Munnar – Fight Club, India

After driving through a plethora of tea plantations and estates, we were natured out and wanted to experience the night life. Embraced by the mist, we snaked through the narrow wet roads to learn a little about what goes on up in tea leaves. We stopped by the cultural center, located on the edge of a hill up a hundred feet and off the main road. In addition to the exotic cultural shows, we experienced the slant of living.

Cultural Center Entrance

Cultural Center Entrance

The hospitable Malayali People are determined to preserve their culture and so here we were. The first was a 500 year old dance drama , Kathakali, a UNESCO Human Heritage Art. An unique ancient drama act, artists paint their faces to the point of horror, dress in eccentric outfits, and non-verbally enact folk tales with facial and hand gestures, rhythmic martial arts  and abrupt wails that knocked us off our seats. These guys go on for hours, accompanied by topless male drummers playing chenda that step up the drama, like the nine facial expressions weren’t good enough to freak us out.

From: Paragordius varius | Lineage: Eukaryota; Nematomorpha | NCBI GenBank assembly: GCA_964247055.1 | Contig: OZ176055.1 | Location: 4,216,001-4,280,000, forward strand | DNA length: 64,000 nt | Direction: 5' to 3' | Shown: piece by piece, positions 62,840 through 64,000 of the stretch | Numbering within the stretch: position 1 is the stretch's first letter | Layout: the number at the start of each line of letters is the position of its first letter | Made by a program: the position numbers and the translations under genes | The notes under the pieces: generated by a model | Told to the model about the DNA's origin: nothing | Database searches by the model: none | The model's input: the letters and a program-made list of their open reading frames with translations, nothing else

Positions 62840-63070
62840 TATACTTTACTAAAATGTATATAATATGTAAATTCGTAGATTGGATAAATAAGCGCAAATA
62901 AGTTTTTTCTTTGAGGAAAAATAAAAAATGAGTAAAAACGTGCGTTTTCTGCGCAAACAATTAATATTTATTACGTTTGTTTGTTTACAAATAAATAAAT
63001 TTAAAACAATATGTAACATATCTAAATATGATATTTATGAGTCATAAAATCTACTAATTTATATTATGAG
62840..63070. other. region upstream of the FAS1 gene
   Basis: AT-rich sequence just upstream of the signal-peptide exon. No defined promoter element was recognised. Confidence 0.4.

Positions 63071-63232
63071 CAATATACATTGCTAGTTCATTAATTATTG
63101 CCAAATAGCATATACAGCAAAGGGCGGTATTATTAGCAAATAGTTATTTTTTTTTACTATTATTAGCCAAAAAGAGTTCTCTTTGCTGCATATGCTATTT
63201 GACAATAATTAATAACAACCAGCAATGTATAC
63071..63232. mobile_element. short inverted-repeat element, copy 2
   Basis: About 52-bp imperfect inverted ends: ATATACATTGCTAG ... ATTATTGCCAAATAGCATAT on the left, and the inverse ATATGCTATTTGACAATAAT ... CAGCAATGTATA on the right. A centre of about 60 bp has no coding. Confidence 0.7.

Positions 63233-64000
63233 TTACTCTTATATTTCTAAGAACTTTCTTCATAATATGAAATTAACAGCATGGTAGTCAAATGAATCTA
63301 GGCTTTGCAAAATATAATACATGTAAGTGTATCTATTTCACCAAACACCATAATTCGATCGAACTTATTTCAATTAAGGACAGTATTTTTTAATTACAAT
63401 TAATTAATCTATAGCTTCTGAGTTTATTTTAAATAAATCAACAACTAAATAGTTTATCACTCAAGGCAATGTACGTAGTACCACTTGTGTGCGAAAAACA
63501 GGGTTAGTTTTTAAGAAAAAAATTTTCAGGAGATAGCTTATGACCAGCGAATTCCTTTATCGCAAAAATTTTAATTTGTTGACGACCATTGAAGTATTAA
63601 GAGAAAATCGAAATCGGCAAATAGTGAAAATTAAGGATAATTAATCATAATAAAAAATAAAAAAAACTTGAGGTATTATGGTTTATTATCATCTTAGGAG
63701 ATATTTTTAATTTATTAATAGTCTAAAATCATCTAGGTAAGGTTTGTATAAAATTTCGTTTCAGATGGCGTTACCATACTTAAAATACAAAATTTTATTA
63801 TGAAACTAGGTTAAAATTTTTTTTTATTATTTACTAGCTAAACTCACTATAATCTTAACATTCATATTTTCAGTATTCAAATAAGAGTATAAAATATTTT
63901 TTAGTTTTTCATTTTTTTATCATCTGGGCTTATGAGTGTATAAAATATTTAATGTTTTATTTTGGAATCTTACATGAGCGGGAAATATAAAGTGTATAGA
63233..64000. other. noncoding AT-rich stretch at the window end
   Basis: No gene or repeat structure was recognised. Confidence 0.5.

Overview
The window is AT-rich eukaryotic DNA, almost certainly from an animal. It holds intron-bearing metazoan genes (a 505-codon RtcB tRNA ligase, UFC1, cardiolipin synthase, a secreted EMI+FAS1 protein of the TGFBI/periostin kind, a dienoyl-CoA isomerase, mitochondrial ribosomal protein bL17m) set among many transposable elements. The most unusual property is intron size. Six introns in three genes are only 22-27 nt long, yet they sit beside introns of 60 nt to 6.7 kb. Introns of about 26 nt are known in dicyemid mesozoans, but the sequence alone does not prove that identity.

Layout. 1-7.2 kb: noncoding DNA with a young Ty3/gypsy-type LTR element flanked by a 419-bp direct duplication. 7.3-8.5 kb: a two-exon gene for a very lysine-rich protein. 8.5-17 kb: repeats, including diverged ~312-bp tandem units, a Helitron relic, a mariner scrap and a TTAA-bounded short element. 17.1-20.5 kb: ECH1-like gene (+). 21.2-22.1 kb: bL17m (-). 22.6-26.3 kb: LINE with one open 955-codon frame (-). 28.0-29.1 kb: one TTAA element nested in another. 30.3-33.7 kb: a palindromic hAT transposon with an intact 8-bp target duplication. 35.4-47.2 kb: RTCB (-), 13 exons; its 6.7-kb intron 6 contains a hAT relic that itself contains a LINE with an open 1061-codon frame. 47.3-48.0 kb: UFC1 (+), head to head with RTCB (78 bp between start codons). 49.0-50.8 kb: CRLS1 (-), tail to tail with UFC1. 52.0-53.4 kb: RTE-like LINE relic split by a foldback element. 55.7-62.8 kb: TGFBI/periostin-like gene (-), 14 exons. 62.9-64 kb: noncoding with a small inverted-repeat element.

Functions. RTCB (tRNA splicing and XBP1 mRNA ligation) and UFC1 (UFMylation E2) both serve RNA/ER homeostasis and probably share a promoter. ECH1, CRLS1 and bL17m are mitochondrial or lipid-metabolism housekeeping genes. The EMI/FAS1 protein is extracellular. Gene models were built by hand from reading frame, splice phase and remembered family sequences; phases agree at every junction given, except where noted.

And then there was Kalarippayattu, a Keralite form of Martial arts that’s experiencing a strong come back in rural areas after the British Colonial authorities put it down when firearms were introduced in the 19th Century. Nevertheless, we were inadvertently supporting the comeback and its supplementary danger.
Roundhouse kick?

Roundhouse kick?

Increasing battle awareness

Increasing battle awareness – Meipayattu



So it was time to put our lives back in danger and head up to our resort an hour away. Were these guys worth it? A new experience always is.

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